6 things we learned from Clinton's conversation at the Book Expo of America

Hillary Clinton
Credit: Julie Jacobson, File/AP

Hillary Clinton shared details about her upcoming memoir, offered advice for the next female presidential nominee, and expressed her concerns about the Trump administration during a conversation with author Cheryl Strayed (Wild) at the Book Expo of America in New York City on Thursday night.

The former Secretary of State and Democratic presidential nominee also discussed an upcoming adaptation of her 1996 book, It Takes A Village, which is being reimagined as a children’s book designed to teach its younger readers about the concepts of citizenship and community service.

“The reason I was motivated to do it, may sound a little like déjà vu all over again,” Clinton said. “If you think back to those years, there were people in politics, in Congress who were making completely harmful proposals. … I thought there has to be a way to bring people together in a community.”

Here are six more revelations from Clinton’s conversation with Strayed.

1. Writing an election memoir was an ’emotional catharsis’ for Clinton

Clinton’s next book will detail her presidential campaign, which saw her become the country’s first female presidential nominee from a major party, win the popular vote by nearly 2.9 million votes, but lose the electoral college vote to business mogul Donald Trump.

Reliving those months proved to be a “meaningful and painful” experience, said Clinton. “You cannot make up what happened. … That’s why it’s such an incredible experience to try and write it. … It’s not only good for my mental health, it’s important for us to come to grips for what we need to do for the country in the future.”

2. She is ‘really worried’ about Trump and Russia

Clinton addressed the continuing investigation into the Donald Trump campaign’s possible collusion with Russia during the election.

“I’ve won races, I’ve lost races, but I’ve never felt the way I feel about this,” she said. “Obviously I’m particularly concerned about the role that Russia played, and the very serious interference that we know they were responsible for in our most fundamental democratic act. That, in some ways, is even more painful.”

She also compared her 2016 loss to Trump to her 2008 loss to Barack Obama. “It wasn’t fun losing, but I didn’t worry about my country,” said Clinton. “[Now] I am really worried. And I worry not just because there are partisan differences. We’re living in such an abnormal time when we look at the way this White House is behaving about some of the biggest challenges we face, the dishonesty and fabrication, and what you call ‘fake news’ or lies. It is deeply troubling. It is also worrisome that it could cause lasting damage to our institutions.”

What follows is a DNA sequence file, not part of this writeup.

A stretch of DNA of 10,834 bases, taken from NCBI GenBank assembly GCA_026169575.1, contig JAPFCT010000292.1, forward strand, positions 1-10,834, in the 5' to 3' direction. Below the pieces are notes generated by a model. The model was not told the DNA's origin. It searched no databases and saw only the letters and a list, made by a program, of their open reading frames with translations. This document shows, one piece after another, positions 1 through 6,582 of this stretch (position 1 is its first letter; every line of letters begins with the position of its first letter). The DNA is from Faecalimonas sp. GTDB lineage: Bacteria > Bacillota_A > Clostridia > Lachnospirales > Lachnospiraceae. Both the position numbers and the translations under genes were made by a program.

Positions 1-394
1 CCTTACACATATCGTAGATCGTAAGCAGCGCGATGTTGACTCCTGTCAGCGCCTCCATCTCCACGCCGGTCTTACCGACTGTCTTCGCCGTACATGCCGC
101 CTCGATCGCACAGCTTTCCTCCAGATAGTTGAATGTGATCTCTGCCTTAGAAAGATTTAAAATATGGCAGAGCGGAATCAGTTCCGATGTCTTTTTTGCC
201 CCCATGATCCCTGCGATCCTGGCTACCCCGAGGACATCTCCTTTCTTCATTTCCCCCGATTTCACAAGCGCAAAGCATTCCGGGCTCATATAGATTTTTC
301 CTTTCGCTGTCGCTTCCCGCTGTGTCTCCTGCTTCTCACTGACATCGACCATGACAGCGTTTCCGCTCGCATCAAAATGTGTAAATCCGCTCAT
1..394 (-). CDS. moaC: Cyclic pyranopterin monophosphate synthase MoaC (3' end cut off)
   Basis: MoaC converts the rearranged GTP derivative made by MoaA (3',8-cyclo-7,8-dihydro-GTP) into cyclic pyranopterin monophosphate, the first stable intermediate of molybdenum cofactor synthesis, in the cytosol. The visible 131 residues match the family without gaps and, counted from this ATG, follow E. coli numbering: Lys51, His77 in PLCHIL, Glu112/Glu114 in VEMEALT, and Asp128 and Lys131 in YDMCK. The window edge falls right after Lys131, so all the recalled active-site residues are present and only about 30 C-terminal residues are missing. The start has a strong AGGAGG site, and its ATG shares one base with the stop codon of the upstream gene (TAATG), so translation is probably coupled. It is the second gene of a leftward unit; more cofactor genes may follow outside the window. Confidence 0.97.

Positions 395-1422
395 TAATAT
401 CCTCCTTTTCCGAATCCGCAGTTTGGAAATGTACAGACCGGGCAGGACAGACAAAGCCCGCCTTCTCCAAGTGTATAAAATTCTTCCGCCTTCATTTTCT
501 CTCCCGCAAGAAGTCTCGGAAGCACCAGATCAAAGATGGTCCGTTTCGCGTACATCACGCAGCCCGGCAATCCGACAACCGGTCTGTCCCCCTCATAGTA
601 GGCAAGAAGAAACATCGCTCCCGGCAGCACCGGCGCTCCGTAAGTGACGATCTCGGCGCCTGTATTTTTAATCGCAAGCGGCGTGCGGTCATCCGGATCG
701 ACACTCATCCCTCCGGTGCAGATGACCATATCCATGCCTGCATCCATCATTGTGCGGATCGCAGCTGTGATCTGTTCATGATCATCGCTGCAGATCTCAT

3. She is inspired by the resilience of others

“I’ve seen in my life and gotten to know [people with the] the most extraordinary capacity to keep going,” said Clinton, pointing to people who have experienced the deaths of loved ones, struggled with disease, and survived natural disasters. “I don’t in any way compare myself with the really difficult, terrible times people have gone through.”

In her memoir, Clinton will address the challenges and barriers she faced — and how she overcame them. “You just get up every day and do the best you can. It’s literally one step in front of the other when you are fighting for something larger than yourself, which is what I’ve always believed.”

4. She is a big Nancy Drew fan

Clinton also revealed that she was a fan of Carolyn Keene’s popular teen detective book series when she was younger.

“I liked the earlier books better than the later ones, I’ll be honest. Nancy just seemed like such a go-getter and really smart and brave,” she said. “It was like a model for me and my friends. When I think back, I read a lot of books when I was growing up. She was, dare I say it, she was such a role model. I always felt so bad because her mother died. She was taking care of the house, going to school, and solving mysteries!”

Her love of mysteries continues to this day. Clinton, who described herself as a “very devoted mystery reader” cited Jacqueline Winspear, Maisie Dobbs, Donna Leon, and Louise Penny among her favorites.

5. She advises the next female presidential candidate to read her book

Clinton says she wants the next female candidate who sets her sights on the White House to go in with her eyes wide open. “I want her to fully understand what she’s getting herself into,” said Clinton. “Because it is unlike any experience she has had before.”

She continued, “You have to be prepared for what it means to be literally brutalized. The things that will be said and the way that you will be treated kind of goes with the territory. Not to say that men don’t get harsh treatment or aren’t put in the spotlight. But you are carrying the burden of the double standard. And you have to know that.”

Clinton also addressed what it takes to mount a presidential campaign: “In our system, it doesn’t matter who you or what you’ve done, how qualified you are. It doesn’t matter. You can stand up and say, ‘I’m going to run for president.’ Then you have to go out and talk to the entire country, and you have to raise a lot of money, and you have to go through the gauntlet that American presidential campaigns are. I think there is some benefit to that. It is the hardest job in the world. Or at least it used to be.”

6. She has ‘no idea’ what’s next for her

What comes next after a failed White House bid? “I don’t have any reason to have any idea,” Clinton said. But she noted that as a “congenital organizer,” she will be remaining active. “I am going to do everything I can to support the resistance.”